Asian millennials are booking their own adventures
How smartphones, social media and cheap air fares are changing the face of travel
YUKAKO ONO, Nikkei staff writer
BANGKOK What brought Somsri Sukumpantanasan, a 54-year-old office worker from Bangkok, all the way to Kojima, a remote coastal town in southwestern Japan, was simple: It was where her 17-year-old son's favorite pair of jeans came from.
"He wanted to know the story behind his Momotaro jeans," she explained, referring to the premium brand that, together with 34 other shops, is part of "Jeans Street" in the center of the small town.
It may seem like a long way to go for a pair of jeans, but Somsri and her family represent a new kind of Asian tourist, one that isn't afraid to get off the beaten path and head for places that traditional package tours might not cover. Rising incomes, cheaper air fares and the power of social media are making it easier for them to do that.
For places like Kojima, the trend is a blessing. The town produced Japan's first pair of jeans back in the 1960s and rapidly became a prime denim-making area. But as producers began looking abroad for cheaper labor, the local economy lost steam, and it wasn't long before the main shopping street was lined with shuttered shops. A subsequent downturn in tourism only added to the town's woes.
Now, exposure on social media has helped give the "mecca of Japanese jeans" a new lease on life. Pictures of clotheslines full of bluejeans fluttering over the main shopping street have proved a hit with the Instagram crowd. "We were desperate to make the place look fancier, even though we only had a small budget," said Nobuichi Dazai, managing director of the Kojima Chamber of Commerce and Industry. "But it seems that we got it right."
That's putting it mildly. An estimated 150,000 people now visit Jeans Street every year. With a budget of 15 million yen, the town plans to build a jeans-themed public toilet that it hopes will become another popular photo spot.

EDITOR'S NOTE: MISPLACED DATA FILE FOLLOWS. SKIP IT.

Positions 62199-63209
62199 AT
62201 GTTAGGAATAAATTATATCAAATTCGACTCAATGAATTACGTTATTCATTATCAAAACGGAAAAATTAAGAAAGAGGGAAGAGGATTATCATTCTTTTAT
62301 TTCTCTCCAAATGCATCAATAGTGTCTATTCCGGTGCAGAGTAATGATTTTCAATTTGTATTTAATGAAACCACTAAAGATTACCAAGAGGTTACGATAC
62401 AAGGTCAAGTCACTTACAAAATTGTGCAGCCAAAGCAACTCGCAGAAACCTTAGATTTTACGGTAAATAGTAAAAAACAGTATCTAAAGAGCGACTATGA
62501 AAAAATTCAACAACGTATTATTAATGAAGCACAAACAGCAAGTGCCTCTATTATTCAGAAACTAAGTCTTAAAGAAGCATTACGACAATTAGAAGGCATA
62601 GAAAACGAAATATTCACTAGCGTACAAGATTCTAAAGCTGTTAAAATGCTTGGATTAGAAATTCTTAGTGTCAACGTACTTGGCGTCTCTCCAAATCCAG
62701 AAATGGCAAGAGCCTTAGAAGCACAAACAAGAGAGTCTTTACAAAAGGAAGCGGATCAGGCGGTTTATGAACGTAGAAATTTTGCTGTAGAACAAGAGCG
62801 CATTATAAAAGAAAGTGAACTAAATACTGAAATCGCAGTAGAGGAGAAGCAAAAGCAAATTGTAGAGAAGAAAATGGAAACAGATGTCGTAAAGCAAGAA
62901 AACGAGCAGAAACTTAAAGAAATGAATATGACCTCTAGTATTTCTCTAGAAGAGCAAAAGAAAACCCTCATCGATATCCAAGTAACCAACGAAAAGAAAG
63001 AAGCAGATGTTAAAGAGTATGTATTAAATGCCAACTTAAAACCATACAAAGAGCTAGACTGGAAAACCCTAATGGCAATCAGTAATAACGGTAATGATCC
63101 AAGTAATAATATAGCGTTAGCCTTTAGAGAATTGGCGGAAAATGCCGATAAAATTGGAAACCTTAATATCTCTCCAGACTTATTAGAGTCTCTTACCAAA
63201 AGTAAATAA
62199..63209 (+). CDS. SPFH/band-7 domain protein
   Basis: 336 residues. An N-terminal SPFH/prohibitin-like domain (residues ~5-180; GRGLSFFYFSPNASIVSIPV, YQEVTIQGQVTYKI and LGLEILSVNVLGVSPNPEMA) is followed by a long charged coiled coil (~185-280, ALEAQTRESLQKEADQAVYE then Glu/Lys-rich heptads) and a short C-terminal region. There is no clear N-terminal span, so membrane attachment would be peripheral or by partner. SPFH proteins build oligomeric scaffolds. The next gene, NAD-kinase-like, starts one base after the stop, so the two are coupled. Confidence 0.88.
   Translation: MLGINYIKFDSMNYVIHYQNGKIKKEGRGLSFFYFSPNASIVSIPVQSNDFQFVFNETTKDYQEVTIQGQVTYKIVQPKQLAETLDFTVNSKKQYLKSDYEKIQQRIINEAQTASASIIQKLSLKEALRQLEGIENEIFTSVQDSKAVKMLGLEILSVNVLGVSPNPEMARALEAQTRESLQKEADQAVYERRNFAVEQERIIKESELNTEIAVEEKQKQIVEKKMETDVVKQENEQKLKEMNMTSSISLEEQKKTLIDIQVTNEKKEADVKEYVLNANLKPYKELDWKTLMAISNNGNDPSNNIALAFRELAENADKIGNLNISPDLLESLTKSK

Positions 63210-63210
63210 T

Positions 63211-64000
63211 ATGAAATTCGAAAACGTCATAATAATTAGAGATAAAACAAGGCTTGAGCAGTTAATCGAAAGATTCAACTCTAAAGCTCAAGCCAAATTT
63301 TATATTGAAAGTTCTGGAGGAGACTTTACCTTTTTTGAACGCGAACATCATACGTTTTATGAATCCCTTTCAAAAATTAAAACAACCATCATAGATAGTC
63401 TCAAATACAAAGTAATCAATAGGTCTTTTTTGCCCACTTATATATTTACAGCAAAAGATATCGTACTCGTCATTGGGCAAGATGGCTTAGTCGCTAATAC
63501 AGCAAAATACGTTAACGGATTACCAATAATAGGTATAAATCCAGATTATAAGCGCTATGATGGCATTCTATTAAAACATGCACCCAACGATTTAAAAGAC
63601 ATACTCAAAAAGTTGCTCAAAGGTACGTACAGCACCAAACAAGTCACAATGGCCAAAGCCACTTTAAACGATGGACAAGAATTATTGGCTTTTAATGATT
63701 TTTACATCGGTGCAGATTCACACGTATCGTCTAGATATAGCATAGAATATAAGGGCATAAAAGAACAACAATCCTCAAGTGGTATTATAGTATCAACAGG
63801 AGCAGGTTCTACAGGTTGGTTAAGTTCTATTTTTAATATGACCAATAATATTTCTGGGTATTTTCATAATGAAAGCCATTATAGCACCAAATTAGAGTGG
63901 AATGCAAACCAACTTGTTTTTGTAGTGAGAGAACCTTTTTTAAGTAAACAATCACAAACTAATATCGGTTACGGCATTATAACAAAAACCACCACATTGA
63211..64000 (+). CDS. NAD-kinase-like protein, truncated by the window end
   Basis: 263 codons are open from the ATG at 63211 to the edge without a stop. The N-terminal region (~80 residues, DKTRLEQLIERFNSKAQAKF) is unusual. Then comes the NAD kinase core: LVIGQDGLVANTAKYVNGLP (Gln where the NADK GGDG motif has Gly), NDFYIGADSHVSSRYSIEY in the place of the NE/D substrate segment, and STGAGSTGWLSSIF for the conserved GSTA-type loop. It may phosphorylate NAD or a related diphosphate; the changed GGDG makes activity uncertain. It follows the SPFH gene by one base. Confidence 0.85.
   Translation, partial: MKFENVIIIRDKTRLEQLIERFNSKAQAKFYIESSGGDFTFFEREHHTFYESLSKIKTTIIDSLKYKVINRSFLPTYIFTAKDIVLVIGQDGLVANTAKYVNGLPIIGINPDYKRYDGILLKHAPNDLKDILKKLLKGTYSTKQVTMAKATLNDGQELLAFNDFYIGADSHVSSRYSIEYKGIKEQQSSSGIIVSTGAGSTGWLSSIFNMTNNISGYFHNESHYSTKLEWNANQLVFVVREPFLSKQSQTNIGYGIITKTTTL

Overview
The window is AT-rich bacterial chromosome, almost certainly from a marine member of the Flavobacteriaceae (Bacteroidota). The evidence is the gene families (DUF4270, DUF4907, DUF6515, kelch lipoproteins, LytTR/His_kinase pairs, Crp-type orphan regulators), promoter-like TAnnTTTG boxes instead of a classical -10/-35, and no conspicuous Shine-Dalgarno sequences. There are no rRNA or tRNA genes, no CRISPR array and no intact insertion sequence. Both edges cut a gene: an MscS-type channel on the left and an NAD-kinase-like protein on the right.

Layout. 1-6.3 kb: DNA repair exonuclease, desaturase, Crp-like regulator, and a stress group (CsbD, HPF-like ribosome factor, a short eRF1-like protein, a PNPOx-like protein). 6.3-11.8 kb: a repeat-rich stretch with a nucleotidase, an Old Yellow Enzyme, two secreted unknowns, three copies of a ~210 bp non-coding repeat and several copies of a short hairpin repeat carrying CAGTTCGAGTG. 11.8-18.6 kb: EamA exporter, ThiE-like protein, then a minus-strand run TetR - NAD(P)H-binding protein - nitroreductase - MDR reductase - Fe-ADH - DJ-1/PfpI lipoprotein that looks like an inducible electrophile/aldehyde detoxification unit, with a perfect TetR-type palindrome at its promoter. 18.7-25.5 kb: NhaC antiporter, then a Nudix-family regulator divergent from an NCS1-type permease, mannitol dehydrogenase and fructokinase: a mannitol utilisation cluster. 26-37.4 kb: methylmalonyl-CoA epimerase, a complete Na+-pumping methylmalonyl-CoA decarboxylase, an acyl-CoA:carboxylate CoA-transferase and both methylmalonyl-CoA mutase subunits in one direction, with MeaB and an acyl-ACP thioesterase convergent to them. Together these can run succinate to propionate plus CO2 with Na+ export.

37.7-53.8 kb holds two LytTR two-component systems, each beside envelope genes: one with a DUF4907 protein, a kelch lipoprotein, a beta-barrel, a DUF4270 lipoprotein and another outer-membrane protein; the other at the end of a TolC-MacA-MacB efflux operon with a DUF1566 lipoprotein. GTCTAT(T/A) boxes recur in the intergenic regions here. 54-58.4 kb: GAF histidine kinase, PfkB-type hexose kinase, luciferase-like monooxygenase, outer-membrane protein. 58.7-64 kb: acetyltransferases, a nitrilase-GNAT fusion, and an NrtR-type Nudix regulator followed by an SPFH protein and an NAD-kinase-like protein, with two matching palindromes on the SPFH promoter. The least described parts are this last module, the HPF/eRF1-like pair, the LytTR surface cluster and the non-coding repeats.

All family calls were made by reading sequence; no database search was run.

PERSONALIZED AGENDAS Armed with smartphones and a wealth of online information -- and willing to be flexible in their plans -- tourists are creating itineraries that fit their tastes to a T.
In Somsri's case, the stop at Kojima was part of a 13-day family trip to Japan she had planned primarily because she wanted to try out the shinkansen bullet train after learning that Thailand is trying to launch a high-speed train of its own.
She found out about transportation, accommodation and good places to eat on the internet using tips from websites such as TripAdvisor and Pantip, Thailand's most popular online discussion forum.
Filipino Xarina David, a 25-year-old civil servant, spent 10 days in April traveling around Southeast Asia with a group of friends. They chose to visit the ancient Laotian city of Luang Prabang, because it was commonly reviewed on travel blogs and social media sites, giving them plenty of tips for organizing their own trip.
Meanwhile, Le Hai, a 39-year-old office worker in Hanoi, likes to celebrate her birthday at different places in Asia every year. This year she went to the Vietnamese highland province of Dak Lak to learn about coffee plantations.
For Sharifah Nurilyana Syad Fesal, a 34-year-old Malaysian novelist, experiencing the different seasons in Japan is always exciting. She goes to ski in winter and to see the cherry blossoms in spring. Her most recent trip was to Gokayama, a small village in central Japan renowned for its traditional thatched-roof houses.
She posts travel tips for her followers on Facebook and Instagram, many of whom are Muslim, like her.
"When I post pictures of a place I visited, they also visit," Fesal said. "I can give all the information about souvenirs in the store, how much they cost. I can post information about how to drive here by car, and if you don't have a car, how to come here by other means."
Unlike those traveling on package tours, individual Asian travelers are looking for unique experiences and breathtaking photo opportunities -- in no small part because they want to share their adventures online. According to a Pacific Asia Travel Association survey of Asian millennials, social media and word-of-mouth factor heavily into their decisions on where to travel and what to do, with young Thais and Filipinos the most likely to be influenced by friends' social media posts.
European countries or the U.S. remain the dream destinations for many Asians, according to the PATA survey, but most end up traveling closer to home, as lower traveling costs, due largely to the rise of budget air carriers, make Asian locations the more realistic option. Ease of entry is another consideration. Among Asians, only Singaporeans and Japanese nationals can enter both European countries and the U.S. without a visa.